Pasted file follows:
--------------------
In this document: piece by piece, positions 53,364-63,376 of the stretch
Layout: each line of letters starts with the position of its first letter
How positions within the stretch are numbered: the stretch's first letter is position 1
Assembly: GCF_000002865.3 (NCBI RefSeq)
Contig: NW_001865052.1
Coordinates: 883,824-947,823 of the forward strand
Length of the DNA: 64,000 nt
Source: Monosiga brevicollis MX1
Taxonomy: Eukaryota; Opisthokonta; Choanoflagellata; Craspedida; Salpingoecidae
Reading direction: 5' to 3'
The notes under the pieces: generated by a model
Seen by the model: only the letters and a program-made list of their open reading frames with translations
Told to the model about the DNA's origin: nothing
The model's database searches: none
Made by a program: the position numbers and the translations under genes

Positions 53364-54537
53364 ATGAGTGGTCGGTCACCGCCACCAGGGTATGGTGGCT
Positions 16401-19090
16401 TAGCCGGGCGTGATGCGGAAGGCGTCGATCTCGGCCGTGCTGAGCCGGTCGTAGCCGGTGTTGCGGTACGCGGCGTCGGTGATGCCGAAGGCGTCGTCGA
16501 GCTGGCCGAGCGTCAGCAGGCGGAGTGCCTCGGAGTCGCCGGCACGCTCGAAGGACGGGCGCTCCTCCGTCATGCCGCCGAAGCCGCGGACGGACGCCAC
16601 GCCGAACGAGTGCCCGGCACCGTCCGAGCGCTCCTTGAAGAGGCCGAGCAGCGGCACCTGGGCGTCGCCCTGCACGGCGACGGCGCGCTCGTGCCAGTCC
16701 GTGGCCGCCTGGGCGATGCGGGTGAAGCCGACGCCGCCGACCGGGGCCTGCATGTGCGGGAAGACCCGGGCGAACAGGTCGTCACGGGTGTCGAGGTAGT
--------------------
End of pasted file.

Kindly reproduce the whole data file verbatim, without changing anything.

In this document: piece by piece, positions 53,364-63,376 of the stretch
Layout: each line of letters starts with the position of its first letter
How positions within the stretch are numbered: the stretch's first letter is position 1
Assembly: GCF_000002865.3 (NCBI RefSeq)
Contig: NW_001865052.1
Coordinates: 883,824-947,823 of the forward strand
Length of the DNA: 64,000 nt
Source: Monosiga brevicollis MX1
Taxonomy: Eukaryota; Opisthokonta; Choanoflagellata; Craspedida; Salpingoecidae
Reading direction: 5' to 3'
The notes under the pieces: generated by a model
Seen by the model: only the letters and a program-made list of their open reading frames with translations
Told to the model about the DNA's origin: nothing
The model's database searches: none
Made by a program: the position numbers and the translations under genes

Positions 53364-54537
53364 ATGAGTGGTCGGTCACCGCCACCAGGGTATGGTGGCT
Positions 16401-19090
16401 TAGCCGGGCGTGATGCGGAAGGCGTCGATCTCGGCCGTGCTGAGCCGGTCGTAGCCGGTGTTGCGGTACGCGGCGTCGGTGATGCCGAAGGCGTCGTCGA
16501 GCTGGCCGAGCGTCAGCAGGCGGAGTGCCTCGGAGTCGCCGGCACGCTCGAAGGACGGGCGCTCCTCCGTCATGCCGCCGAAGCCGCGGACGGACGCCAC
16601 GCCGAACGAGTGCCCGGCACCGTCCGAGCGCTCCTTGAAGAGGCCGAGCAGCGGCACCTGGGCGTCGCCCTGCACGGCGACGGCGCGCTCGTGCCAGTCC
16701 GTGGCCGCCTGGGCGATGCGGGTGAAGCCGACGCCGCCGACCGGGGCCTGCATGTGCGGGAAGACCCGGGCGAACAGGTCGTCACGGGTGTCGAGGTAGT